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Steamed Red Snapper with Spices

Monday, 25 May 2009


This recipe and others can be found in the following article:

Borneo's Forest Food

Article and Location Photos by Victor Paul Borg



At a glance
Cooking Method
Heat Level
New Mexico Red
Main Course

  • 1 large red snapper
  • Salt
  • 3 red chiles, seeds and stems removed, finely chopped
  • 1 tablespoon ginger, cut in strands
  • 4 cloves garlic, sliced lengthwise
  • Salt to taste.
  • Four cloves garlic, roughly chopped, to deep fry for garnish
  • Vegetable Oil
  • Chile sauce, to serve
  • Methods/steps

    Gut the fish and scrape off any scales. Then make four diagonal slashes on both sides of its belly, and in the slashes rub in salt, and then put the red chiles, ginger, and garlic in the slashes.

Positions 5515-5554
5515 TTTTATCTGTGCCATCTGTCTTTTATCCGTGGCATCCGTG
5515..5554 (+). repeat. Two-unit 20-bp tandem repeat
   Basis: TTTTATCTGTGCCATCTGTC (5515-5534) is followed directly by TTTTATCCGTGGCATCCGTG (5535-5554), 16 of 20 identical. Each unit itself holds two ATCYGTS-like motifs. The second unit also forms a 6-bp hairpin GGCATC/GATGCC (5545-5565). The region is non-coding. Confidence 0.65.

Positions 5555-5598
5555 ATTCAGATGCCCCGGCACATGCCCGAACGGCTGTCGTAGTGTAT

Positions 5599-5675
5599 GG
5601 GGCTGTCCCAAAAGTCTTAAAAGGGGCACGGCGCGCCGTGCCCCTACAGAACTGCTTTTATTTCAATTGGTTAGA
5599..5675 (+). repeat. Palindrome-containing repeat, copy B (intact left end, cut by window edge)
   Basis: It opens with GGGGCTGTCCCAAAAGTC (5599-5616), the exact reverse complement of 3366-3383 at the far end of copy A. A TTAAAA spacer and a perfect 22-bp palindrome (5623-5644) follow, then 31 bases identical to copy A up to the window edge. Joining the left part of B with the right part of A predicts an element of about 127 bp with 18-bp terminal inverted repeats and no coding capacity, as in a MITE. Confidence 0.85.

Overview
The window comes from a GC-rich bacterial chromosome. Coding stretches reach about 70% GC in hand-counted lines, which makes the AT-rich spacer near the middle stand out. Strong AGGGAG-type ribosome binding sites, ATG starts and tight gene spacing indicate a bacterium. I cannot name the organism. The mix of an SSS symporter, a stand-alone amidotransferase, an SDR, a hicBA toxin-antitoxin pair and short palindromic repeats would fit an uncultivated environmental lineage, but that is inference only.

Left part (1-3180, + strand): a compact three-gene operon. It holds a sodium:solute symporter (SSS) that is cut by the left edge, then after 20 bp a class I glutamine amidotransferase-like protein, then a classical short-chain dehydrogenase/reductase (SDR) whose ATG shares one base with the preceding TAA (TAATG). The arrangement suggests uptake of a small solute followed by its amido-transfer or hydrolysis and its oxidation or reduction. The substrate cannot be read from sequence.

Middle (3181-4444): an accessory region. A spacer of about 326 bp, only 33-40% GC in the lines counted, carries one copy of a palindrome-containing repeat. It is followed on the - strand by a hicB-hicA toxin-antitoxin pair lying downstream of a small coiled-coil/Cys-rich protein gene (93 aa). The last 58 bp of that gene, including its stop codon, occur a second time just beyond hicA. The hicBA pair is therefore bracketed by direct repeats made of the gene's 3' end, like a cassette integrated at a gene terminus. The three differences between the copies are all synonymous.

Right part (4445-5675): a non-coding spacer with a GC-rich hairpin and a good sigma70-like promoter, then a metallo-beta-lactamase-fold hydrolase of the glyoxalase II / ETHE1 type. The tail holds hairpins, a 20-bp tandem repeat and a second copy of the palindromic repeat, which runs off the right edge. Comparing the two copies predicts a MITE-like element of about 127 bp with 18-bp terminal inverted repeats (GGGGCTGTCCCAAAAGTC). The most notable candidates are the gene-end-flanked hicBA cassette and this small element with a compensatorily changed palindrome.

Steam the fish on low heat for 10 to 15 minutes, until just cooked (although cooking time will depend on the contraption used for steaming; be aware that it is very easy to overcook the red snapper).

    Deep fry the chopped garlic in hot oil -- but not smoking -- for a minute, until brown. This is used in the end to sprinkle on the fish.

    To make enough chile sauce for about four people, in a pestle and mortar pound or crush 10 red chiles, 4 cloves garlic, then squeeze in about 2 lemons, and mix. You can add a drizzle of water if you want the chile sauce to be less intense, and even a drizzle of Thai fish sauce.

    Additional Tips

    Red snapper is the closest, in size and texture, to the fish that is caught in the rivers in the Kelabit Highlands.Also, because of its delicate, flaky meat, red snapper cooks well by steaming. The Kelabits eat this dish alongside other dishes with plain steamed rice, and serve the chile sauce separately for people to use as desired: normally, you mix some of the chile sauce with the rice in the plate.


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